Doncaster Chronicle.

SPRING FODDER FOR CATTLE. In the report given in the Newry Commercial Telegraph, of the Agricultural Annual Dinner at Market-hill, the following plants are strongly recommended :

Purple prickly Comfrey Woad, or Pastel.Already known as valuable for dyeing. It is a month earlier than rye, and is not affected by frost; grows well on the poorest lands, whether sandy or chalky, though of course more abundant on good land; yet thriving on inferior soils, even without the help of manure. It is biennial, and may be sown from March till the end of June. The first

year

it produces only leaves, and forms its stalks in the following March: at the middle or end of April it has yielded its full crop, and the ground may be cleared for any spring produce. If sown in spring, it may very well be put in with oats or barley. The quantity of seed allowed is from 8 to 9 pounds of seed per acre.

Heracleum, or Siberian Cow Parsnip. This thrives in Scotland, and grows luxuriantly at Gosford in Ireland; being a most valuable spring food for cows, giving no bad taste to the milk, and producing an early and more abundant spring food than any other plant we possess. Cattle soon eat it with avidity, but it must be first offered in April, when they are on dry food, and a very little at a time, as they inevitably refuse it when upon grass. It was sold (it is believed in the neighbourhood of Ayr, N.B.) last Nov. at 10s. per 100 plants. It grows very freely in any kind of soil, and does not require any particular treatment.-See at length, Newry Commercial Telegraph, Dec. 4, 1841.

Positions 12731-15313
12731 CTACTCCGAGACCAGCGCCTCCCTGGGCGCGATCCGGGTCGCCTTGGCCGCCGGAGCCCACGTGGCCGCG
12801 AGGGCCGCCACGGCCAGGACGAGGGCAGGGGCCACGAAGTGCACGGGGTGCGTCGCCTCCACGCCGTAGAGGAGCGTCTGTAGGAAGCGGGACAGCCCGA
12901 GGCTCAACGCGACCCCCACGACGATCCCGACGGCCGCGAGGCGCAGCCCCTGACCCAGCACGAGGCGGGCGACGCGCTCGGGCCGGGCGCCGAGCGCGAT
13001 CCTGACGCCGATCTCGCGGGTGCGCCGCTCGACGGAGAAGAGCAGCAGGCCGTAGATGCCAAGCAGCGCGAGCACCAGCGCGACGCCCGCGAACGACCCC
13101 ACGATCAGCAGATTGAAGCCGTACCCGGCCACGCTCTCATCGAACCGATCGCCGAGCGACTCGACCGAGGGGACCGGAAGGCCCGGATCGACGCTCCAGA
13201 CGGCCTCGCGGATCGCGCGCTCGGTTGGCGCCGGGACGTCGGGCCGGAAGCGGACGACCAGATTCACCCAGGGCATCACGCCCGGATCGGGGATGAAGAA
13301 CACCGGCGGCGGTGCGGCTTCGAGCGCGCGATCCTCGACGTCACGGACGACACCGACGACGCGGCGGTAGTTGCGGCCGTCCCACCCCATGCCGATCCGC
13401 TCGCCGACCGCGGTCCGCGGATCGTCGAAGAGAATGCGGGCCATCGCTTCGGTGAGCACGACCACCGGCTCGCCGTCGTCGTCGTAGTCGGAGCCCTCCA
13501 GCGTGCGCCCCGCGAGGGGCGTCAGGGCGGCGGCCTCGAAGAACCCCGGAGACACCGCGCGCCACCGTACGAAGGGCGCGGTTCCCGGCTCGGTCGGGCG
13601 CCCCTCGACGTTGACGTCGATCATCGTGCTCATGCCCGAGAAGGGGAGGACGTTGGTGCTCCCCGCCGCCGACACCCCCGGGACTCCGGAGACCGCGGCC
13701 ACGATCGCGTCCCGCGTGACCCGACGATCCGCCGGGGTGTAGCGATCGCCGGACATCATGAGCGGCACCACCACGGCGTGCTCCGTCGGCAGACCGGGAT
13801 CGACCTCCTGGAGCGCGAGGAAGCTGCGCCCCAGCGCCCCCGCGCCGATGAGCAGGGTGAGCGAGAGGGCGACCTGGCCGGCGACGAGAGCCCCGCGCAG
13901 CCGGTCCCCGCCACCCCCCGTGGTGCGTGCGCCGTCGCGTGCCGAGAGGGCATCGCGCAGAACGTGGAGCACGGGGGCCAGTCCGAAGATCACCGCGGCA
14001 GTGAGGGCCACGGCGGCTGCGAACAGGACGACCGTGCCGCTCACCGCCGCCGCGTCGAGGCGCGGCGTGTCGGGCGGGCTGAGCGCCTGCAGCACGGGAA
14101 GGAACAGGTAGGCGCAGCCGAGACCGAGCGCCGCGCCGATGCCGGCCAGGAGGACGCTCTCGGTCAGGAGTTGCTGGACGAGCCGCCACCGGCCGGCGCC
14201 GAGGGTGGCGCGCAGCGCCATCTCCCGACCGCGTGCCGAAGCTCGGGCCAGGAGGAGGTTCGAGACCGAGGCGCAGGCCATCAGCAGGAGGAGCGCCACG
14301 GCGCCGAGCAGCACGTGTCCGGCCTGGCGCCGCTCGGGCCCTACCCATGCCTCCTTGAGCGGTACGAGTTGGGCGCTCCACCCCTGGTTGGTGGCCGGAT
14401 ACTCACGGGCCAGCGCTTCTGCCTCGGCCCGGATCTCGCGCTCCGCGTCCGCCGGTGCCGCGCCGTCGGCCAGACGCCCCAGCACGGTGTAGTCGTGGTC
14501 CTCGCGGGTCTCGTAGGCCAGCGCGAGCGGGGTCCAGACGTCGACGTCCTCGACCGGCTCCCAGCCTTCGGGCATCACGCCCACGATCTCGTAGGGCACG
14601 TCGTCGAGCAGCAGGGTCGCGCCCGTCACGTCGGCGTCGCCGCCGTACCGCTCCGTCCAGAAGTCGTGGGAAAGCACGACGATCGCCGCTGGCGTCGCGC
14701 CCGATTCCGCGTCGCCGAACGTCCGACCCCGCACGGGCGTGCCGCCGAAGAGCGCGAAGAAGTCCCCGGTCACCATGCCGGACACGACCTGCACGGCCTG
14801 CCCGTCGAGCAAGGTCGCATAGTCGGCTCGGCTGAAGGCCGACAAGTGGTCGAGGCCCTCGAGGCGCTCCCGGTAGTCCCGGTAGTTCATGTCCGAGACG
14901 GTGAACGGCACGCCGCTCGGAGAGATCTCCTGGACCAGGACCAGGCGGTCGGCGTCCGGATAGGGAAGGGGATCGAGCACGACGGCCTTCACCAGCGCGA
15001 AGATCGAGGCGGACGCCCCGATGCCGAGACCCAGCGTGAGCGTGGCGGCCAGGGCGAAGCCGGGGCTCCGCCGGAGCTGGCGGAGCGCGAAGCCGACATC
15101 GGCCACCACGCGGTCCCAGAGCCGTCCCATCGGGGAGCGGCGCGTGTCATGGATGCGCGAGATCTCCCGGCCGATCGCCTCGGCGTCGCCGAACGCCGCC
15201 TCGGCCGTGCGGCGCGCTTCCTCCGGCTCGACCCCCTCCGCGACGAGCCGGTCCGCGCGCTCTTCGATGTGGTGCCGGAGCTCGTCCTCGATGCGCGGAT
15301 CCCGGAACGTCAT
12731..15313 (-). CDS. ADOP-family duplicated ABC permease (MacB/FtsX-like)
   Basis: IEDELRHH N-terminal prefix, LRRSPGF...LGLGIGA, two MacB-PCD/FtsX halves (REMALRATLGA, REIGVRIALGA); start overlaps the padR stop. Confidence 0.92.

Some seeds having been sent from Petersburgh, said to be “ of the same family as the valuable Prangos Pabularia of Ladakh," so strongly recommended by the late Mr. Moorcroft, as well suited to this country, but of which no seed has yet vegetated here, the Heracleum may be supposed to be the same plant as the above seeds, which however, having been very long kept, failed." Transcriber's Note.]

MOST EXTRAORDINARY CROP OF POTATOES. A Plot of ground in the occupation of Mr. Adams, of Kidderminster, consisting of only twelve yards, has this year produced the extraordinary quantity of five bags of potatoes, of the sort termed " Old Blues.” It will be at once computed, that at a fair and moderate market-price, the produce of one acre of an equal crop would have realized the large sum of four hundred pounds. We hope the case may not be lost sight of as illustrating the advantages of spade cultivation, and persons devoting any little leisure time they may possess to so praiseworthy a pursuit.

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EXTRACTS FROM NEWSPAPERS, &c. PRUSSIC ACID.-A servant girl, aged 15, was ordered to destroy a cat with prussic acid; she according purchased half an ounce of that deadly poison, and proceeded to administer a part of it to the poor animal, which it instantly killed. But the effects upon the girl were almost fatal, the inhalation of the vapour of this very volatile poison having given rise to sudden stupor, which was followed by delirium, and a most frightful degree of prostration of the vital powers. She was immediately placed under the care of Mr. N. Smith, by whose exertions in the course of a few days she was so far restored as to bear removal to the infirmary, where she now lies in an improving condition, under the care of Dr. Prichard.—Bristol Mirror.